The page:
Illegal Marijuana Cultivation Charges Attorney in Pueblo
With the laws surrounding marijuana changing so rapidly, it can be difficult to keep track of what’s legal and what’s not. It’s essential to familiarize yourself with the laws so you don’t inadvertently find yourself in legal trouble. If you’ve been arrested for illegal marijuana cultivation charges in Colorado or you believe charges will be filed soon, you should contact a Pueblo defense attorney right away. The experienced and dedicated marijuana cultivation lawyers at Anaya & Chadderdon, P.C. are happy to assist you. Contact us today for a free consultation.
Cultivating Marijuana in Pueblo
In Colorado, you are permitted to grow marijuana under some circumstances. If you’re 21 or older, you can grow up to six marijuana plants as long as no more than three of them are considered mature marijuana plants. If you live in a home with another adult – so at least 2 adults live there – you can grow up to 12 marijuana plants. No matter how many adults live in the house, it’s never permissible to grow more than 12 plants in one house.
When Someone Under 21 Lives in the Home
If you’re over the age of 21 but you live with someone who isn’t 21 or older, the location where the marijuana is grown must be enclosed and locked. Even if someone under the age of 21 doesn’t live there, as soon as they enter the house, the marijuana plants must be reasonably restricted from that person.
Penalties for Illegal Cultivation for Those Over 21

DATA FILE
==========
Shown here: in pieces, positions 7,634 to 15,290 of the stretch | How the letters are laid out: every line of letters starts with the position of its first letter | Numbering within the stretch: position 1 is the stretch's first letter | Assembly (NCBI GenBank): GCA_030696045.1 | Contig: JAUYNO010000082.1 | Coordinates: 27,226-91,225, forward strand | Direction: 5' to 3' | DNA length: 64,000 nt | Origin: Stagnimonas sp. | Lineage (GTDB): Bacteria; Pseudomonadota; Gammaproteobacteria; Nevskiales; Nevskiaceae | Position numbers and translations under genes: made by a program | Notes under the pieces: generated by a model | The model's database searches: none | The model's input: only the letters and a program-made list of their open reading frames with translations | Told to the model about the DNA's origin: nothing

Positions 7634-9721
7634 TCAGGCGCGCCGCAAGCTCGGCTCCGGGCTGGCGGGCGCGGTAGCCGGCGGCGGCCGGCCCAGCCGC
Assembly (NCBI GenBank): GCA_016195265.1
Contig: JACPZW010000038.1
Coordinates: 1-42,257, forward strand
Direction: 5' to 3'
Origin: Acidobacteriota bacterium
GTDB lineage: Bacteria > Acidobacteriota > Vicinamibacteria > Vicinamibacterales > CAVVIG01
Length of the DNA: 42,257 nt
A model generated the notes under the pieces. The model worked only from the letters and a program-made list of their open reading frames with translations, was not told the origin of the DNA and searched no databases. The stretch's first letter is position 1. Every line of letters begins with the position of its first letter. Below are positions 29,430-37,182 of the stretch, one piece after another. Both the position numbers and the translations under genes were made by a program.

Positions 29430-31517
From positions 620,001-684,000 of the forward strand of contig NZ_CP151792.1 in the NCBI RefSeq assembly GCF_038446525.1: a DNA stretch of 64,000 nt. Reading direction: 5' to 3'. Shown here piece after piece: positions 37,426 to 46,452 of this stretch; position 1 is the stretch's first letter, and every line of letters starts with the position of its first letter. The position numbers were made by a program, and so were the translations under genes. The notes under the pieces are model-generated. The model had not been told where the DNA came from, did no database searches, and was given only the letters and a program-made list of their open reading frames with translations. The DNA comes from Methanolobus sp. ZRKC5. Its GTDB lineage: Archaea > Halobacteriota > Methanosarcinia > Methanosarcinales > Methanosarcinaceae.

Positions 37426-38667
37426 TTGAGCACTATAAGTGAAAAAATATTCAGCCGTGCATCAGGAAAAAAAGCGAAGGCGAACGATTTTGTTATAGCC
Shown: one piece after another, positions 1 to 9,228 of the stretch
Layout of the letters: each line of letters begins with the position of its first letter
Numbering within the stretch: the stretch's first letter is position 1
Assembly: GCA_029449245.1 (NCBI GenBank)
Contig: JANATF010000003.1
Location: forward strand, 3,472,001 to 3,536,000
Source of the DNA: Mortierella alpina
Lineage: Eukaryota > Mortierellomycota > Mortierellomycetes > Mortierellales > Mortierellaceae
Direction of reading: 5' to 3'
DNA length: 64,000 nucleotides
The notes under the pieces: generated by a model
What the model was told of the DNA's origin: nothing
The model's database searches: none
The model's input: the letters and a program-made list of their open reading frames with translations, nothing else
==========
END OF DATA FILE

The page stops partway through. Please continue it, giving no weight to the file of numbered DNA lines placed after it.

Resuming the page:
The penalties for illegal marijuana cultivation for those over 21 years old include the following:
- If you’re convicted of growing more than 12 plants, it’s considered a level 1 drug petty offense. The penalties include a fine of up to $1,000.
- For a second offense (as long as there were no more than 24 plants), you will be charged with a level 1 drug misdemeanor, and penalties include six to 18 months in jail and a fine of between $500 and $5,000.
- If you’re charged with and convicted of growing more than 24 plants, it is considered a class 3 drug felony, and the penalties include two to four years in state prison and fines of between $2,000 and $500,000.
- If there were aggravating factors, the penalties can be even more severe, calling for between four to six years in state prison. Aggravating factors include the defendant being on parole, being on probation, being out on bond for another felony, being in confinement for a felony, or being an escapee from custody for a felony.
Illegal Search and Seizure
The most common defense to illegal marijuana cultivation is that law enforcement discovered and seized the plants through an unlawful search and seizure. In this case, your lawyer would need to file a motion to suppress in order to attempt to have the evidence suppressed, meaning it can’t be used at trial.
Defendant Didn’t Possess or Own the Plants
Another common defense is that the defendant wasn’t the person who owned or possessed the plants. The defendant must also show that they didn’t exercise any control over the plants. If this can be shown in court, the charges should be dismissed, or the defendant should be found not guilty of the charges.
Our Marijuana Cultivation Defense Lawyers Are Here to Assist
Even though marijuana is legal in Colorado and many other states, it’s still illegal at the federal level. Additionally, there are limits on the number of plants you’re permitted to grow and what laws you have to follow. The possible penalties can be quite severe in some circumstances. If you or a loved one was arrested, are being questioned by law enforcement, or have any questions related to illegal marijuana cultivation in Pueblo, our dedicated attorneys can help. Contact Anaya & Chadderdon, P.C. today for a free consultation.